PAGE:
Prevalence of Periodontal Diseases among Urban and Sub-urban 15 years old school children in Khartoum State, Sudan.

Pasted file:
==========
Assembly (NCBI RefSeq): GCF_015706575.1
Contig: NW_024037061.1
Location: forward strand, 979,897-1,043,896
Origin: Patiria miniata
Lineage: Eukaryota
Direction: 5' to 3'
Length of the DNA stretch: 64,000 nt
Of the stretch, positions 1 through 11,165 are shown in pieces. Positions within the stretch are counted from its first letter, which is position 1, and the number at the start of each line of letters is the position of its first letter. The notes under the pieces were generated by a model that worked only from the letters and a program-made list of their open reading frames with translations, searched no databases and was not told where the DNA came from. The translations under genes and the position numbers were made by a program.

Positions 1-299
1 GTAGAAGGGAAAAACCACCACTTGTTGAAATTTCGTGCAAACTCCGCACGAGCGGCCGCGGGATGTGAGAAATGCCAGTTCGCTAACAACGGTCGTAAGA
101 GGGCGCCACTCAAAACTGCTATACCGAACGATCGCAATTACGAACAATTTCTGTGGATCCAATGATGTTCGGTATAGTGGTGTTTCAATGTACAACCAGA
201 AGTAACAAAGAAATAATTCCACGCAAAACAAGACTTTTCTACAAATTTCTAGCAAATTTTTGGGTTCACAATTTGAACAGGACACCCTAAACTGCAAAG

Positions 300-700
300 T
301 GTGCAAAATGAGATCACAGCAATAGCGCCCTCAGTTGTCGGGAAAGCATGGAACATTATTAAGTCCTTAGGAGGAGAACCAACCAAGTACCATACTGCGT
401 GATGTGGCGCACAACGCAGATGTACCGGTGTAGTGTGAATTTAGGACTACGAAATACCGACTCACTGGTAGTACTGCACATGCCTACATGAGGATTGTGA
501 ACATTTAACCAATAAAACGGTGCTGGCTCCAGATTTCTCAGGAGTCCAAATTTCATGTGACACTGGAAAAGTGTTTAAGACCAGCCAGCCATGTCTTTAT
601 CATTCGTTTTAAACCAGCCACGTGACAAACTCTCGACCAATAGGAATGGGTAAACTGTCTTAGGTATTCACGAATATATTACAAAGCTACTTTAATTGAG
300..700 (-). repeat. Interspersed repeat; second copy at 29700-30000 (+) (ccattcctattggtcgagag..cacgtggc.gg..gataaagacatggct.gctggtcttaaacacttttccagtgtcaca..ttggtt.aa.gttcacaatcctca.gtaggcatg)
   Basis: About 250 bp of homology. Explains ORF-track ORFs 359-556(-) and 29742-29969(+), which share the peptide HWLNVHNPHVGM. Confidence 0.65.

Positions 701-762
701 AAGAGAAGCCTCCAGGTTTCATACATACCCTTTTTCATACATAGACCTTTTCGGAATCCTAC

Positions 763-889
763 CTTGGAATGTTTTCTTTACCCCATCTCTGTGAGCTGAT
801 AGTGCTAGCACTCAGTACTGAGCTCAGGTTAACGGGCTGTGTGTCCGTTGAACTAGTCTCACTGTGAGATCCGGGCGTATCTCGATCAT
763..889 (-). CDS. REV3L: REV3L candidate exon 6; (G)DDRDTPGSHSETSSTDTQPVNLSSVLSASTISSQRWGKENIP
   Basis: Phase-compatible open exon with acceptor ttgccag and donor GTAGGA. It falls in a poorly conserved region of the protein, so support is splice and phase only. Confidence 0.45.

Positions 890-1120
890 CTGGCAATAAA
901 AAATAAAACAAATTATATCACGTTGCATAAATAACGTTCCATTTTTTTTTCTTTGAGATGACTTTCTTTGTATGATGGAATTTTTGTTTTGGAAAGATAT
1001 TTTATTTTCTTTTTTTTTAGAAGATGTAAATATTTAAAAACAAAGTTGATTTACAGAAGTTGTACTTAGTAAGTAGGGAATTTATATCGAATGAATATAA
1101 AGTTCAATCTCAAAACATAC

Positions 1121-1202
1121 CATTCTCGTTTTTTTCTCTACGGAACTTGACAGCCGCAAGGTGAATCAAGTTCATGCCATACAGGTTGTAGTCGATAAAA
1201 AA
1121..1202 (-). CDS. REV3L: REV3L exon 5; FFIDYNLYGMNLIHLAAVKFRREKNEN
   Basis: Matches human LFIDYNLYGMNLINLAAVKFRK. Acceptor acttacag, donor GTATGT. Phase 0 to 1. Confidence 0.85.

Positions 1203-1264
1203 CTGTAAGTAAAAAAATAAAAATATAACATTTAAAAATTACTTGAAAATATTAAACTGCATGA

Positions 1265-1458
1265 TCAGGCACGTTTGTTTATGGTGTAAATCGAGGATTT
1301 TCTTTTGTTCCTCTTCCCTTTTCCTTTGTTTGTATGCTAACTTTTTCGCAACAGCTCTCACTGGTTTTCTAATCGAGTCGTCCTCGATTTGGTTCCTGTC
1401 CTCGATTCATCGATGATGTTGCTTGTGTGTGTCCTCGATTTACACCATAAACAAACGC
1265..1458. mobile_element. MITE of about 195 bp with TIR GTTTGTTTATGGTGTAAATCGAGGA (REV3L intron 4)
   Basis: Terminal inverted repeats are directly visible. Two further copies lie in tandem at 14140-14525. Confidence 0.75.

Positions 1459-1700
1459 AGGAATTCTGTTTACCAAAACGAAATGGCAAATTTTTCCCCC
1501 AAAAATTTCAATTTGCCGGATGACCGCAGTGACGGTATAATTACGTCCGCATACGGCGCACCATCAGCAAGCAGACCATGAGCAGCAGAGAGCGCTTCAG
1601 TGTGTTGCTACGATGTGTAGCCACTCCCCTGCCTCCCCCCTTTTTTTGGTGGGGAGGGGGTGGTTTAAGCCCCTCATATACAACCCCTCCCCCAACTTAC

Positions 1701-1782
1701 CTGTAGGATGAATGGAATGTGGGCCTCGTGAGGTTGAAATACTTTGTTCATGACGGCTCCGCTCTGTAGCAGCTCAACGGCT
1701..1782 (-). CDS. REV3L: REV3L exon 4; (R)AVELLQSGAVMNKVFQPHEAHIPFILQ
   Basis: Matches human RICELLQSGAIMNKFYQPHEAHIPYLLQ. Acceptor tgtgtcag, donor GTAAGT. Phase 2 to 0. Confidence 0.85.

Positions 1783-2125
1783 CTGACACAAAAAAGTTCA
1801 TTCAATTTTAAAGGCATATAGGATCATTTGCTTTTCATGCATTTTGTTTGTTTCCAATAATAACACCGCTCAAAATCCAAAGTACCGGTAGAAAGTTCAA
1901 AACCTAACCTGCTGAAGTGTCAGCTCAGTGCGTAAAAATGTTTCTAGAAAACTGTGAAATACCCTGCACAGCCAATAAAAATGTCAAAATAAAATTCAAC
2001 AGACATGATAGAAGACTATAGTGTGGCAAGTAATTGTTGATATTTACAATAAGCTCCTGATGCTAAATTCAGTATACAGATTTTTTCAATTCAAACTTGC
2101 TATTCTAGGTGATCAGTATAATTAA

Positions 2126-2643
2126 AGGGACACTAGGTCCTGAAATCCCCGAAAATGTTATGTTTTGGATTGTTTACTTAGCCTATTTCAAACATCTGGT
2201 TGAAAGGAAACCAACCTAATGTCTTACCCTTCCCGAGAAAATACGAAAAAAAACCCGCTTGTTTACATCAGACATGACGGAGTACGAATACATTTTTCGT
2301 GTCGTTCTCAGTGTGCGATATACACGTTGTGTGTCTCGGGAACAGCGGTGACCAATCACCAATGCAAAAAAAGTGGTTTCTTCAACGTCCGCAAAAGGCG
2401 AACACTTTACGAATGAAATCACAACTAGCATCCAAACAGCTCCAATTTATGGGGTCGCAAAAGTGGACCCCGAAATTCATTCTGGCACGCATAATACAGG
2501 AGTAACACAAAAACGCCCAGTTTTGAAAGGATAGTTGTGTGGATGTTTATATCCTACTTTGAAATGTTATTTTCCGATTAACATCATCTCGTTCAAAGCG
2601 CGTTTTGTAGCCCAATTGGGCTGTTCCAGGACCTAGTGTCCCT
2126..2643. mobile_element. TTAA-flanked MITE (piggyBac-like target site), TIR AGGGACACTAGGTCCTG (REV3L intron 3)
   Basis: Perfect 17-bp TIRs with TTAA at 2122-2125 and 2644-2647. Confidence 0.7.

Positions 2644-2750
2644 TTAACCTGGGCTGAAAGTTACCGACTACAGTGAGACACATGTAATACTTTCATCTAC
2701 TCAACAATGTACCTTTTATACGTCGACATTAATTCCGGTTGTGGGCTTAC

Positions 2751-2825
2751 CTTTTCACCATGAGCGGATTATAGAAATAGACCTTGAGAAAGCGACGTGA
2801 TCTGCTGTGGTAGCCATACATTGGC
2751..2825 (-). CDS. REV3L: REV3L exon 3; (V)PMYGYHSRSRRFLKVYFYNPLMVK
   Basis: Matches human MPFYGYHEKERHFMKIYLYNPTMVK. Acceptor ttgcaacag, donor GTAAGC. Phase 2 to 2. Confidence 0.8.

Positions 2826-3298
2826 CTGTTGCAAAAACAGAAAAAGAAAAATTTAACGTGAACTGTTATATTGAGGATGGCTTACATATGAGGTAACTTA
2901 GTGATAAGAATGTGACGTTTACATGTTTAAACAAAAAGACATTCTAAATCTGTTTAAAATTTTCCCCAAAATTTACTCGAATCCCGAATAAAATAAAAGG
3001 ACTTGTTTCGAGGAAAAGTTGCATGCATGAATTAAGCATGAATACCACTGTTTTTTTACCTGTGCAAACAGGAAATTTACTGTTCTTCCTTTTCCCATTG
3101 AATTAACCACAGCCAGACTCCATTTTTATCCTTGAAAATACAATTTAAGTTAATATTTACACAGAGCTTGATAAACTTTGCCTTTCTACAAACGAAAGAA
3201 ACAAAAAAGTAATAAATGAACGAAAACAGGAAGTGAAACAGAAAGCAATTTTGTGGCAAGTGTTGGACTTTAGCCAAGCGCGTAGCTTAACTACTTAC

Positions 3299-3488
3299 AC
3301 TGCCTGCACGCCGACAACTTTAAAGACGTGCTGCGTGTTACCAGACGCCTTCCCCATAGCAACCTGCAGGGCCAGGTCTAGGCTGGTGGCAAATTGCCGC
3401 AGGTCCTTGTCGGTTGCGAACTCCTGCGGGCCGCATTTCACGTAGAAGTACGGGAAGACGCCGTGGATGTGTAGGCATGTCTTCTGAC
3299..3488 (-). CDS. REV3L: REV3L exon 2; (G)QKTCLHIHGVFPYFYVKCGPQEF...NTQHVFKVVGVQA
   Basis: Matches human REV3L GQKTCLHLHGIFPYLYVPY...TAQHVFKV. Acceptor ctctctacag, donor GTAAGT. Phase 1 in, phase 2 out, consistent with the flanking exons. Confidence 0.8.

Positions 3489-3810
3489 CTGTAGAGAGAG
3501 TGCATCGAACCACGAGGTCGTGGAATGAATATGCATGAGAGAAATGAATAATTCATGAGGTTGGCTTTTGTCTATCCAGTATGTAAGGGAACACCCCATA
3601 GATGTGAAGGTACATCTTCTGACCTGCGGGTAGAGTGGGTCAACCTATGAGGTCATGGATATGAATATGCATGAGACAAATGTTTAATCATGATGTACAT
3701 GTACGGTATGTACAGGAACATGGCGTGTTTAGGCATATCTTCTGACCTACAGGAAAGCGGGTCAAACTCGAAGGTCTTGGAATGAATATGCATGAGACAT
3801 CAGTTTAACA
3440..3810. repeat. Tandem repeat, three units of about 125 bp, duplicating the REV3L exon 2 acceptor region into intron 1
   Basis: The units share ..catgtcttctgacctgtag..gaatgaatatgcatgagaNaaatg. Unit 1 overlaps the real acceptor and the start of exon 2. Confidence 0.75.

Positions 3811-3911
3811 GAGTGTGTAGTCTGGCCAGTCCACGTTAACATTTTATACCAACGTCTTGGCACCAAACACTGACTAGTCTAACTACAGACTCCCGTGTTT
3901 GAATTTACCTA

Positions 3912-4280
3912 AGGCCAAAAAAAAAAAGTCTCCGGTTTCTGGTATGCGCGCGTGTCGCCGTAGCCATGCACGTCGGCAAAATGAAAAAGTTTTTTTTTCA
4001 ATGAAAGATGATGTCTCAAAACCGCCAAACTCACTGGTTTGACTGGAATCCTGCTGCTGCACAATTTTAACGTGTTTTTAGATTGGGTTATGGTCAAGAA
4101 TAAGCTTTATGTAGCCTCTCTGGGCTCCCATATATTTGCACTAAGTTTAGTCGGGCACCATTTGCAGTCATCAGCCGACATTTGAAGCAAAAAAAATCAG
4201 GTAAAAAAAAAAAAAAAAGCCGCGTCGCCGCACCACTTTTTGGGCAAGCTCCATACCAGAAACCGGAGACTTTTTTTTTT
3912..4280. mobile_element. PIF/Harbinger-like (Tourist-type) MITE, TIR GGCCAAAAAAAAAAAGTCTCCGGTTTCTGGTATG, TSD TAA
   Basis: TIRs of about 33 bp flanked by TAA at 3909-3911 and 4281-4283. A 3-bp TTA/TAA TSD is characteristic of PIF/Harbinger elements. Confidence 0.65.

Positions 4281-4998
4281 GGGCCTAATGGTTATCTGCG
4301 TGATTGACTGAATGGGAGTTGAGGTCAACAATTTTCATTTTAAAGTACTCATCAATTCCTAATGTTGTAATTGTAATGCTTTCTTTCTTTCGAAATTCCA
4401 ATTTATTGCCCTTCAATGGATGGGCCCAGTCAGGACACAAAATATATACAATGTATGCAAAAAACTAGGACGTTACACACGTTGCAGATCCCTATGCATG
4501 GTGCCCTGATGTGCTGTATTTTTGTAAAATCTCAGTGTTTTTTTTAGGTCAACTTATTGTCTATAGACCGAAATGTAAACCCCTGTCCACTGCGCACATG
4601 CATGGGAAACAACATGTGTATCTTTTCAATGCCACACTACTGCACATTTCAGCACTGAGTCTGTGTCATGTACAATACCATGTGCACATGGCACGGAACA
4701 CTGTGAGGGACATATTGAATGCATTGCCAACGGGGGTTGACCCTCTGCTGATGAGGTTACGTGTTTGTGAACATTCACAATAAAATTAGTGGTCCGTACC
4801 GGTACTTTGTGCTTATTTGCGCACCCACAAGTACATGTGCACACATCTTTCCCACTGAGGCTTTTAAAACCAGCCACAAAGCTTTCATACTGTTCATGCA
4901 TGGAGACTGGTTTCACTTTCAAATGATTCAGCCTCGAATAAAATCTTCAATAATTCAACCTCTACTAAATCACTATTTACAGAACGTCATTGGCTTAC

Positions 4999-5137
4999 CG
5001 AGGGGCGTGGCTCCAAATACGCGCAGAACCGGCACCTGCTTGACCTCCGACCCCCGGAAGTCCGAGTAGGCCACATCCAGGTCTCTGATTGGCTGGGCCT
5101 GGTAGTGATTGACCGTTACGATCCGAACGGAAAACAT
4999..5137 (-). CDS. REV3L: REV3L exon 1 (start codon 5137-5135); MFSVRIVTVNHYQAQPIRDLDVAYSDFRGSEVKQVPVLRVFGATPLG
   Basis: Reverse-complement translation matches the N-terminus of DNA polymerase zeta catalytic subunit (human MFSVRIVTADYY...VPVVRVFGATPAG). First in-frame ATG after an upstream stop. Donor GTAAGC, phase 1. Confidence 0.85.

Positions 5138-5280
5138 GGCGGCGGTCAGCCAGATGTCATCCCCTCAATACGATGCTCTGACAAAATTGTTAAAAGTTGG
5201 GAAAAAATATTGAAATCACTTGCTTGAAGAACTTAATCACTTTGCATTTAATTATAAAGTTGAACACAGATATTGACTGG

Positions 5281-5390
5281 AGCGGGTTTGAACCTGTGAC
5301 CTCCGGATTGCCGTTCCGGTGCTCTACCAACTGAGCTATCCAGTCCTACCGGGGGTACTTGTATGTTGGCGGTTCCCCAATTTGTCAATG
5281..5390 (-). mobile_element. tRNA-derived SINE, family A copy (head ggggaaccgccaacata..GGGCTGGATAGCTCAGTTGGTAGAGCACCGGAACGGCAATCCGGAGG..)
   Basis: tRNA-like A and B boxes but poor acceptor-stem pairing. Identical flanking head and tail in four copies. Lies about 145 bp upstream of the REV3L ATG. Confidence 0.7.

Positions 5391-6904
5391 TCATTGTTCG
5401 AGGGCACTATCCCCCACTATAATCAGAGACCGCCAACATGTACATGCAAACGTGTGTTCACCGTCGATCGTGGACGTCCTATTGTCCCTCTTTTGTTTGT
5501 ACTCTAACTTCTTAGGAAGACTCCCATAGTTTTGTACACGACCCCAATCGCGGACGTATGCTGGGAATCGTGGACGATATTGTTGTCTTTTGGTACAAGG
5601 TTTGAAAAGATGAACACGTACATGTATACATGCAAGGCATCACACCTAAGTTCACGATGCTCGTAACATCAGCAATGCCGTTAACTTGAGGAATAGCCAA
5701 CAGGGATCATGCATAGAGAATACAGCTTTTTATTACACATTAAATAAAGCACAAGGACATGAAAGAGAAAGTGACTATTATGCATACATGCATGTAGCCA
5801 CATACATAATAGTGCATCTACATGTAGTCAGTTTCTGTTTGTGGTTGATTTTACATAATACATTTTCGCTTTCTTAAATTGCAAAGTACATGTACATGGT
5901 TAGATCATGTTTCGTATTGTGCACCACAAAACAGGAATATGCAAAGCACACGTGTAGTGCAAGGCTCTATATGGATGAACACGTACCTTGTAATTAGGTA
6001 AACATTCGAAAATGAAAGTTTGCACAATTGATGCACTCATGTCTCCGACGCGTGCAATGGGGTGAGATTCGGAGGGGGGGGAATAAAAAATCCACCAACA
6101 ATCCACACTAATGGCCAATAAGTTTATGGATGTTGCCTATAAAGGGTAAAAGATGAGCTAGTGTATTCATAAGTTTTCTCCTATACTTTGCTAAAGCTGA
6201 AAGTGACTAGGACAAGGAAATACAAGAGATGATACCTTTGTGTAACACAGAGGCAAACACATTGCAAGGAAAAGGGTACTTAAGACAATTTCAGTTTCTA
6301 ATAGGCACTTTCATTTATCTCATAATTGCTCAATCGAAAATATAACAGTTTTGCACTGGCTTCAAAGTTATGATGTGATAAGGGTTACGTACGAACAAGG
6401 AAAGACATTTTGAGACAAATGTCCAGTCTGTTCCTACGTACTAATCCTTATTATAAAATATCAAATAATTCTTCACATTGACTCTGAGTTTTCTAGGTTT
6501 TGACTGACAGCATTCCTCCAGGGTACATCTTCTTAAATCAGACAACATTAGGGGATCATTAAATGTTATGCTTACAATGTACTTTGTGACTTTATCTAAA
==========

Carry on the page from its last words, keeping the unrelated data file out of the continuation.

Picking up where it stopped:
Periodontal diseases are of the most common oral disorders that afflicting millions of people all over the world. There are changes in the distribution of these diseases coupled with major conceptual advance related to its progression. Aims of this study were to: (a) Study the prevalence of periodontal diseases among urban and sub-urban 15 year old school children in Khartoum State, Sudan. (b) Provide data that assist health administrators in future planning of oral health services in Sudan. Methods: A cross sectional study both descriptive and analytical was conducted among 428, 15 year old Sudanese school children who were randomly selected, living in urban and sub-urban areas. Data was collected using a closed-ended questionnaire along with an oral clinical examination form. According to WHO recommendation, Community Periodontal Index (CPI) was used. The three indicators, gingival bleeding, calculus and periodontal pockets were assessed. The data was analyzed using the appropriate statistical tests. P-Value was set at 0.05 for significance level. Results: Percentage of children from sub-urban areas with bleeding, calculus and shallow pockets were more than the percentage of children living in urban areas with the same conditions, while the percentage of children with healthy periodontal condition is more in urban areas compared to sub-urban areas. Children from urban areas attend dental clinics more regularly than those from sub-urban areas (P = 0.02). There was no significant difference in attendance by gender (P = 0.09). When periodontal condition of the children was computed with tool used (brush, Miswak or both), no significant difference was observed (P = 0.26). The majority of the children (80%) brush their teeth at morning only. Dental caries status of the children (mean DMFT± S.D) was not related to different periodontal indicators. Conclusions: This study demonstrates the existence of living area gradients in periodontal diseases prevalence, and attendance pattern to dental clinics, where children from urban areas were more regular attendees than those from sub-urban areas.
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